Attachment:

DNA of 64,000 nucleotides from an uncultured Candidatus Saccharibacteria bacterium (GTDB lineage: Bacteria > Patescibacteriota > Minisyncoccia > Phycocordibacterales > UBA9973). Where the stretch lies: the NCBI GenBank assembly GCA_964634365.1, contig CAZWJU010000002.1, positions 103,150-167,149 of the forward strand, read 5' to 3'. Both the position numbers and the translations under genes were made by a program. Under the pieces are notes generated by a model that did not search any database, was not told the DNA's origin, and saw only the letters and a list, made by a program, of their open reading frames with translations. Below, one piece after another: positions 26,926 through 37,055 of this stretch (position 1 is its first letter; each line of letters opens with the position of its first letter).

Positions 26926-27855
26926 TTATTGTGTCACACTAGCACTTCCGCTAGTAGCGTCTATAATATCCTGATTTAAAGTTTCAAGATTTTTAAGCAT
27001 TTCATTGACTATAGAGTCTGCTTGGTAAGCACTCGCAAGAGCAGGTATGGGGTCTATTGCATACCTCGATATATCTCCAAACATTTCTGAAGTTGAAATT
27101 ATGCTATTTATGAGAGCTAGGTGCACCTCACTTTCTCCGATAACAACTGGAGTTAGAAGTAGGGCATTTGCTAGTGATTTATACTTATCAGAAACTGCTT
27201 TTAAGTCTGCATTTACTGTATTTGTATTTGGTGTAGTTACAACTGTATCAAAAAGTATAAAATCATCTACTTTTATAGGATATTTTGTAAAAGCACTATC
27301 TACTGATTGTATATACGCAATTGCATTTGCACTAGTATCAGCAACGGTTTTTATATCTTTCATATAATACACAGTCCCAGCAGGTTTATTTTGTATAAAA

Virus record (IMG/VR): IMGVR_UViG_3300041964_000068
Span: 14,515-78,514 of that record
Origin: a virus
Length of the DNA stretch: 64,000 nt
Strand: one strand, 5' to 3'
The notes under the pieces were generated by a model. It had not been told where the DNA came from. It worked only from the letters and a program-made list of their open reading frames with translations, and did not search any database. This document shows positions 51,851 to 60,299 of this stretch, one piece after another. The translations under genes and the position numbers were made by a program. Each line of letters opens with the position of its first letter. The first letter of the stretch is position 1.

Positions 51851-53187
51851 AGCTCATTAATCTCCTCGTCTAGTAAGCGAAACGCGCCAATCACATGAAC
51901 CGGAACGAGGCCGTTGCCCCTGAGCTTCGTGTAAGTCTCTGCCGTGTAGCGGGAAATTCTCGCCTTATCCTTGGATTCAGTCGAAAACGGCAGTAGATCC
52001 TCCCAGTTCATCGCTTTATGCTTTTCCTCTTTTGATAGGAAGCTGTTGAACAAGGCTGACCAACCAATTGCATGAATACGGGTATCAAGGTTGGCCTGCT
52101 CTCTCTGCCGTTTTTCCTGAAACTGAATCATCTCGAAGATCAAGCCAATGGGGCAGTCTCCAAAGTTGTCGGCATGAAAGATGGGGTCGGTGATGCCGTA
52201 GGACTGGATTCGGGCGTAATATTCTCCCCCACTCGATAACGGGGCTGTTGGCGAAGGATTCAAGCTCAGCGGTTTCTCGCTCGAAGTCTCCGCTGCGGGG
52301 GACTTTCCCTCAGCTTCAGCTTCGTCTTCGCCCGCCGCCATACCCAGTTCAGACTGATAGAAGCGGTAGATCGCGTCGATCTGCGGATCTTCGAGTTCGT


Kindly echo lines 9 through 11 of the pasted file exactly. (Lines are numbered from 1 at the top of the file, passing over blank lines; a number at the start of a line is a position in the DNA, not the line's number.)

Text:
Span: 14,515-78,514 of that record
Origin: a virus
Length of the DNA stretch: 64,000 nt